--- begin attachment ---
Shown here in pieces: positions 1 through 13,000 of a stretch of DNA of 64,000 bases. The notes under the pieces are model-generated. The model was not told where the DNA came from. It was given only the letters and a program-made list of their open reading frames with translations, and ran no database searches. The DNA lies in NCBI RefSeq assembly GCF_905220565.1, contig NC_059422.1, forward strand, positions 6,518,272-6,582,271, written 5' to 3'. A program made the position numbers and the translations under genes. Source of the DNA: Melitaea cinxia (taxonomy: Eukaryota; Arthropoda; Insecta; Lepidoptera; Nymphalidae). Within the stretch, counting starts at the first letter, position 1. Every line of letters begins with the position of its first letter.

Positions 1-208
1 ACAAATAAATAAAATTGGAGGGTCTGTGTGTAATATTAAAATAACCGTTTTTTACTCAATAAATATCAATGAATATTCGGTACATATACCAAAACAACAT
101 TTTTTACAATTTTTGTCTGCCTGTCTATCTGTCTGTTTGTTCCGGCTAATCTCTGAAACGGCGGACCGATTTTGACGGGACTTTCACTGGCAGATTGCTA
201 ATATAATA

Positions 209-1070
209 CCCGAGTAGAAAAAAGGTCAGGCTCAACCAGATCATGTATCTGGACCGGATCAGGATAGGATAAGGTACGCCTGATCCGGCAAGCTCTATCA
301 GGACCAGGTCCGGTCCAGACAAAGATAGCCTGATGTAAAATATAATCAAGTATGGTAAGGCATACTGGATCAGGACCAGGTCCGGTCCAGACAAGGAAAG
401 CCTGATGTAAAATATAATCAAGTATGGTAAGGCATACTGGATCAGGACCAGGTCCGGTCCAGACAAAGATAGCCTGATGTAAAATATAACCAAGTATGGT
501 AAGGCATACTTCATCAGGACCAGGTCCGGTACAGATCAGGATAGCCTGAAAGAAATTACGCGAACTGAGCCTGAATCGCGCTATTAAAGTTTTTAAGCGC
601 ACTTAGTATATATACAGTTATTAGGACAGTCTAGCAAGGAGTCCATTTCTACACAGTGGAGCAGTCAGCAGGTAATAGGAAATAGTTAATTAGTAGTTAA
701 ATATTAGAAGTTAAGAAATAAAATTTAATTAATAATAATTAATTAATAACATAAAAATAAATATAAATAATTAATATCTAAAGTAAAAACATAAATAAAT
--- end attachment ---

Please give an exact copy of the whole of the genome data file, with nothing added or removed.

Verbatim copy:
Shown here in pieces: positions 1 through 13,000 of a stretch of DNA of 64,000 bases. The notes under the pieces are model-generated. The model was not told where the DNA came from. It was given only the letters and a program-made list of their open reading frames with translations, and ran no database searches. The DNA lies in NCBI RefSeq assembly GCF_905220565.1, contig NC_059422.1, forward strand, positions 6,518,272-6,582,271, written 5' to 3'. A program made the position numbers and the translations under genes. Source of the DNA: Melitaea cinxia (taxonomy: Eukaryota; Arthropoda; Insecta; Lepidoptera; Nymphalidae). Within the stretch, counting starts at the first letter, position 1. Every line of letters begins with the position of its first letter.

Positions 1-208
1 ACAAATAAATAAAATTGGAGGGTCTGTGTGTAATATTAAAATAACCGTTTTTTACTCAATAAATATCAATGAATATTCGGTACATATACCAAAACAACAT
101 TTTTTACAATTTTTGTCTGCCTGTCTATCTGTCTGTTTGTTCCGGCTAATCTCTGAAACGGCGGACCGATTTTGACGGGACTTTCACTGGCAGATTGCTA
201 ATATAATA

Positions 209-1070
209 CCCGAGTAGAAAAAAGGTCAGGCTCAACCAGATCATGTATCTGGACCGGATCAGGATAGGATAAGGTACGCCTGATCCGGCAAGCTCTATCA
301 GGACCAGGTCCGGTCCAGACAAAGATAGCCTGATGTAAAATATAATCAAGTATGGTAAGGCATACTGGATCAGGACCAGGTCCGGTCCAGACAAGGAAAG
401 CCTGATGTAAAATATAATCAAGTATGGTAAGGCATACTGGATCAGGACCAGGTCCGGTCCAGACAAAGATAGCCTGATGTAAAATATAACCAAGTATGGT
501 AAGGCATACTTCATCAGGACCAGGTCCGGTACAGATCAGGATAGCCTGAAAGAAATTACGCGAACTGAGCCTGAATCGCGCTATTAAAGTTTTTAAGCGC
601 ACTTAGTATATATACAGTTATTAGGACAGTCTAGCAAGGAGTCCATTTCTACACAGTGGAGCAGTCAGCAGGTAATAGGAAATAGTTAATTAGTAGTTAA
701 ATATTAGAAGTTAAGAAATAAAATTTAATTAATAATAATTAATTAATAACATAAAAATAAATATAAATAATTAATATCTAAAGTAAAAACATAAATAAAT